Shores East and West

Over the weekend, while storms apparently rolled across the metro area (I say apparently because my garden was wet and there was standing water in the raccoon/coyote feed bowl), the afternoons on the western and eastern shores of the Bay were sunny until almost dark.  Hot, too.  I headed down the western shore on Saturday to Patuxent Wetland Park along Route 4 for a quick look at some Joe-pye and ironweed; pretty uneventful with a Zabulon Skipper, a Silver-Spotted Skipper, a dark-morph Eastern Tiger Swallowtail, and a Black Swallowtail (ovipositing on hemlock).  Farther down the road, I walked the trails at Flag Pond Nature Reserve in Calvert Co. and found not one single butterfly.  There may have been a skipper or two on the buddleia at the park kiosk when I drove in — the ONLY nectar source in the entire park — but it was in shadow by the time I finished my peregrination of the North Trail and pond trails.  Some interesting odes, though, Great Blue Skimmer and Four-spotted Pennant, and a number of Spotted Sandpipers and a very yellow Northern Waterthrush migrating through.  Still, a $6 park fee with little to show for it lep-wise.

Sunday I drove down the other side of the Bay, back to Chesapeake Bay Environmental Center to confirm the Southern Broken-dash, which was still there on the ornamentals (salvia this time) that were really the only nectar sources available (I didn’t walk the circuit of the pond, though, where there is often a little swamp milkweed — it was murderously hot).  This has proved a reliable location for Viceroy and Sunday was no exception; Zabulon, Crossline, and Silver-spotted Skippers in small numbers rounded out the lep count.  Best ode was a Slaty Skimmer.

I also drove through all of the Wye Island Natural Resource Management Area, again lepless save for a couple of Appalachian Browns around the lip of a small pond along the Schoolhouse Woods trail.  But the walk was worthwhile for the sight of a massive Swamp Darner laying eggs in wet, rotting logs along the same pool.  She actually made a small “popping” sound with each oviposition.  After she finished she flew up in typical Swamp Darner fashion and hung suspended from a branch over the pool, wiping the grime off her ovipositor.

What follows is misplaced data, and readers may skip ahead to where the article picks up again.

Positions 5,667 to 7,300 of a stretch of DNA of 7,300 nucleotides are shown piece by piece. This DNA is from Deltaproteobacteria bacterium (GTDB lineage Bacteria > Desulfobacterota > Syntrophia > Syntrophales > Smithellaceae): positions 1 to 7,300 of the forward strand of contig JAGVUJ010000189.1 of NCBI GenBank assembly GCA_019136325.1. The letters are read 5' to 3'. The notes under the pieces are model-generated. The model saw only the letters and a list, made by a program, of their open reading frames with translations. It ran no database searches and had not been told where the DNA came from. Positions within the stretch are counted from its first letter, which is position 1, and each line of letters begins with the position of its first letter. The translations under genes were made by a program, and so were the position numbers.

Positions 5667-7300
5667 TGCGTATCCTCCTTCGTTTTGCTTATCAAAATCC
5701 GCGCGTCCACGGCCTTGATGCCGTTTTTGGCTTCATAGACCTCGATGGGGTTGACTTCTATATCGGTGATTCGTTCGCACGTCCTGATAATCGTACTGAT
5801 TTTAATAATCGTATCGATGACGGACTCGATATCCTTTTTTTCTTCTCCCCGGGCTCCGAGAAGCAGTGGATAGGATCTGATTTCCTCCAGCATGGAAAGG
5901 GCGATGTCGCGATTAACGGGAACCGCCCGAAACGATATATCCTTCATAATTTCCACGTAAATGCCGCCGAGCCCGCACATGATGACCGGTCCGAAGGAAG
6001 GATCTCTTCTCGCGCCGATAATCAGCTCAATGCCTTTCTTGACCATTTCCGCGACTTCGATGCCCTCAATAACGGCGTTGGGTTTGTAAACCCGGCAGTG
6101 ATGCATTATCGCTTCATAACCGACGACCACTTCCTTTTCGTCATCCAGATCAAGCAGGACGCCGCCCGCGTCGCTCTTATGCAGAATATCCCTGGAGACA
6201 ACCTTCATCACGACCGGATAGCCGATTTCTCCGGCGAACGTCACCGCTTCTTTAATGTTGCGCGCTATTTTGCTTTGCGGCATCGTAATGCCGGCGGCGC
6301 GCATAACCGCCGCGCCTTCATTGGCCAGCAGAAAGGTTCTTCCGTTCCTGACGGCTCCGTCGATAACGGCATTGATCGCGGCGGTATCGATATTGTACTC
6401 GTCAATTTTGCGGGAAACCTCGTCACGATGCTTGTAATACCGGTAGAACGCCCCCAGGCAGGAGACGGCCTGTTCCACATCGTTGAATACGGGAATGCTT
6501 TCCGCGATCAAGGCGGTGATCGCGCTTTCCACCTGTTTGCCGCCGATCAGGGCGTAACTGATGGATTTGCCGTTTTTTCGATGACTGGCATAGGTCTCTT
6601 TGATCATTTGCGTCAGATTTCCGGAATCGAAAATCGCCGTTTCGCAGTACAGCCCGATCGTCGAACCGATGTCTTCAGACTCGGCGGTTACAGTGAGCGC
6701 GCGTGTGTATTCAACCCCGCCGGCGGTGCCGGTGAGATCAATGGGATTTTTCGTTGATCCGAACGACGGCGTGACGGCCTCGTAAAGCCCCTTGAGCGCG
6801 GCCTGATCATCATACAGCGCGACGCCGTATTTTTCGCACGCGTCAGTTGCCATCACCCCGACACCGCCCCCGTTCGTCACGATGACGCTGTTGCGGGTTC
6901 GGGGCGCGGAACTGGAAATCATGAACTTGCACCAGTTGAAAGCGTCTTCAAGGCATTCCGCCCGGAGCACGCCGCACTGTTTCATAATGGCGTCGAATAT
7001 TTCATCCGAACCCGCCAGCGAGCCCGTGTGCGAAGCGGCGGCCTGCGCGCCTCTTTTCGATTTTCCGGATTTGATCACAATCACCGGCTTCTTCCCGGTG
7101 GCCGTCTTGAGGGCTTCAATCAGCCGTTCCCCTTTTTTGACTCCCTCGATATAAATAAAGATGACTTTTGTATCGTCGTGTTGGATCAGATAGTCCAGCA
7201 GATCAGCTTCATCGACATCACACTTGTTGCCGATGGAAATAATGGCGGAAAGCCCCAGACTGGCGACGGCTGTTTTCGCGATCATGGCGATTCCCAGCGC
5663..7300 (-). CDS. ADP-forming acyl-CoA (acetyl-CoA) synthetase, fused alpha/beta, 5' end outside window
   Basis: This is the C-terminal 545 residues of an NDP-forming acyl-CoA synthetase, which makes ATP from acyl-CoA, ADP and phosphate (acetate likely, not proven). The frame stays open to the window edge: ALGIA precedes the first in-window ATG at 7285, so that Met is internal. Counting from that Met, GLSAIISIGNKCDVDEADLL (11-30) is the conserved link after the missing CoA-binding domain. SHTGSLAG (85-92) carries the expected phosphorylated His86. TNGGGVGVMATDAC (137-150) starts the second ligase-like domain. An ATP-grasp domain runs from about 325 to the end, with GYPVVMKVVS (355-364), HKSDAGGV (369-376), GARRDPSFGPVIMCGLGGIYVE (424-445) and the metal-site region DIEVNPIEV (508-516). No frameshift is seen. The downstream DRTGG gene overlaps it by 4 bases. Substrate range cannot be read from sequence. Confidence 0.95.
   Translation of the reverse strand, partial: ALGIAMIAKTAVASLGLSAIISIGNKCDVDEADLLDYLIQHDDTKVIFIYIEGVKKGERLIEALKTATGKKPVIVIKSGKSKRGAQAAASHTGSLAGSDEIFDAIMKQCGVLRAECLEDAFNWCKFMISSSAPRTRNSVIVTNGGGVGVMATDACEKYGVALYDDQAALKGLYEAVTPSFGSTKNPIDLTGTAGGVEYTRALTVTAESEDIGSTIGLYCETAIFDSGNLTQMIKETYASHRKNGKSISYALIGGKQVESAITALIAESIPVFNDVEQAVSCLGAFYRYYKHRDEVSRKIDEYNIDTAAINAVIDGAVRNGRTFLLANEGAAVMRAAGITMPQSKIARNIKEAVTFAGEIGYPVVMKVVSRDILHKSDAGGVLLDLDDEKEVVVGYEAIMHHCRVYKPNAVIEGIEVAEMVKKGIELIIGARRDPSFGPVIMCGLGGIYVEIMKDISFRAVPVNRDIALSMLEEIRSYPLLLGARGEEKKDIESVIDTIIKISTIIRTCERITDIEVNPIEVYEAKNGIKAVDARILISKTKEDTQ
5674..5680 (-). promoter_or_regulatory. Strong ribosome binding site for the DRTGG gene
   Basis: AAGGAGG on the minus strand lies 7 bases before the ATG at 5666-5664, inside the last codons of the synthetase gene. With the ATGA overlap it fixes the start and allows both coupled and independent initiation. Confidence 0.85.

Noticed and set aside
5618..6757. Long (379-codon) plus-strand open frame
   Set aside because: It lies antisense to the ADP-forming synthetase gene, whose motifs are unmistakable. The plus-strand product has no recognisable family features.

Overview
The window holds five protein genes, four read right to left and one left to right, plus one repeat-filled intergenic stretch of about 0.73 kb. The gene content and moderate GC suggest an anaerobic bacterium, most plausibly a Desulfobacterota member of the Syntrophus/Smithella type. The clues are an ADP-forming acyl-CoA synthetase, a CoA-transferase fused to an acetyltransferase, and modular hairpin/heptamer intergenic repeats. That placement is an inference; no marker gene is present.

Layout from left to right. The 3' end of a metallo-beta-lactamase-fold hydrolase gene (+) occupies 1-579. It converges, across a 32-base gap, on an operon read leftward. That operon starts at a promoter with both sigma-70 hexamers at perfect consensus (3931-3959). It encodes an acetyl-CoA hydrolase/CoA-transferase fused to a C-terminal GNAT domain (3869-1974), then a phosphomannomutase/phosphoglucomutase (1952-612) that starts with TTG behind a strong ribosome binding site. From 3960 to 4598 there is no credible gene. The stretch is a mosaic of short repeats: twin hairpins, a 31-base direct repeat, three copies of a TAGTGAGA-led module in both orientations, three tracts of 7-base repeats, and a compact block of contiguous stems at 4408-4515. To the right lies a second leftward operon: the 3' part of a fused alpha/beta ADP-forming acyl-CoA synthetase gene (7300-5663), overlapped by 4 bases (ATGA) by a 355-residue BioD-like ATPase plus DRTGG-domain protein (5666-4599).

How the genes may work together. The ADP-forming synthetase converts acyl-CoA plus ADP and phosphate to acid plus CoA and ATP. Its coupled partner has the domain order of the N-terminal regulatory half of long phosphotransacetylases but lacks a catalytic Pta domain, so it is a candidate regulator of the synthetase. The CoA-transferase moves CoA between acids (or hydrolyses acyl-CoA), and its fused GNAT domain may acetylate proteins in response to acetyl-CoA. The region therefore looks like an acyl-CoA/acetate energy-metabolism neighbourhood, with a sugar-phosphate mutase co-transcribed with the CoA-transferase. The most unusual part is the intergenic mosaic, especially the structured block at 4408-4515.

The excursion to the Eastern Shore, however, really was an excuse to pop for steamed crabs and Old Dominion on draft at The Crab Claw.  I sat with other customers out on the open deck watching the fireworks across the Bay as rain and lightning pounded PG and Anne Arundel.  Nary a drop spoiled my dinner, finished off with that quintessential Chesapeake Bay dessert, Smith Island Cake.

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2 Responses to Shores East and West

  1. Dave Gauntt says:

    For Rick,
    This is Dave Gauntt from Eastern Neck Wildlife Refuge. I said I’d let you know when the butterfly situation improved at the Butterfly garden and apparently it has – but it can be sporatic. See the enclosed message I got from some New Jersey leps.

    Hi Dave,

    I was able to visit Eastern Neck and the butterfly garden again on Friday, Aug 5th. You have done considerable work since I was last there in June. Great job! The garden really looked good and was very active with butterflies. I saw an amazing 41 species on the refuge including what is likely going to be a Kent County record: Northern Pearly-eye. At least 29 species were observed right in the garden. Those of us who are able to visit the garden really appreciate your hard work! It has been so hot and dry this year and the garden still looks so good. Nice Job!

    The following is my list from Friday. I put an asterisk next to the sp. seen in the garden.

    Thanks for all your hard work!
    Dave Amadio

    —– Original Message —–
    From: David L. Amadio
    To: sightings@naba.org
    Sent: Saturday, August 06, 2011 9:45 PM
    Subject: sightings

    Aug 5, 2011
    Eastern Neck NWR
    Rock Hall, MD
    ( D.Amadio )

    Zebra Swallowtail ( 43 )*
    Black Swallowtail ( 3 )*
    Eastern Tiger Swallowtail ( 10 )*
    Spicebush Swallowtail ( 29 )*
    Cabbage White
    Clouded Sulphur *
    Orange Sulphur ( 11 )*
    Sulphur sp. ( 3 ) ( white form )
    Gray Hairstreak ( 8 )*
    Red-banded Hairstreak ( 16 )*
    Eastern Tailed-Blue ( 18 )
    Spring Azure ( summer ) ( 3 )
    American Snout ( 5 )
    Variegated Fritillary ( 8 )*
    Pearl Crescent ( 17 )*
    Question Mark ( 4 )
    Eastern Comma
    Anglewing sp.
    American Lady*
    Red Admiral ( 2 )
    Common Buckeye ( 6 )*
    Red-spotted Admiral ( 10 )
    Viceroy
    Hackberry Emperor
    Tawny Emperor ( 2 ) ( fresh )
    Northern Pearly-eye
    Monarch ( 10 )*
    Silver-spotted Skipper ( 30 )*
    Hayhurst’s Scallopwing ( 2 )*
    Common Checkered-Skipper ( 2 )*
    Common Sootywing ( 20 )*
    Swarthy Skipper ( 3 )*
    Least Skipper ( 3 )*
    Fiery Skipper ( 2 )*
    Tawny-Edged Skipper*
    Southern Broken-Dash ( 12 )*
    Little Glassywing ( 6 )*
    Sachem ( 2 )*
    Delaware Skipper ( 2 )*
    Zabulon Skipper ( 14 )*
    Broad-Winged Skipper*
    Dun Skipper ( 3 )*
    Salt Marsh Skipper ( 2 )*

    • Rick says:

      Dave, many thanks for letting me know! I was up two weeks ago and things were pretty dead — dry, dusty — except for the liatris in the front bed. I still want to take WABC to Eastern Neck on August 27; what do you think will be in bloom at that point, assuming we get some of this much-needed rain?

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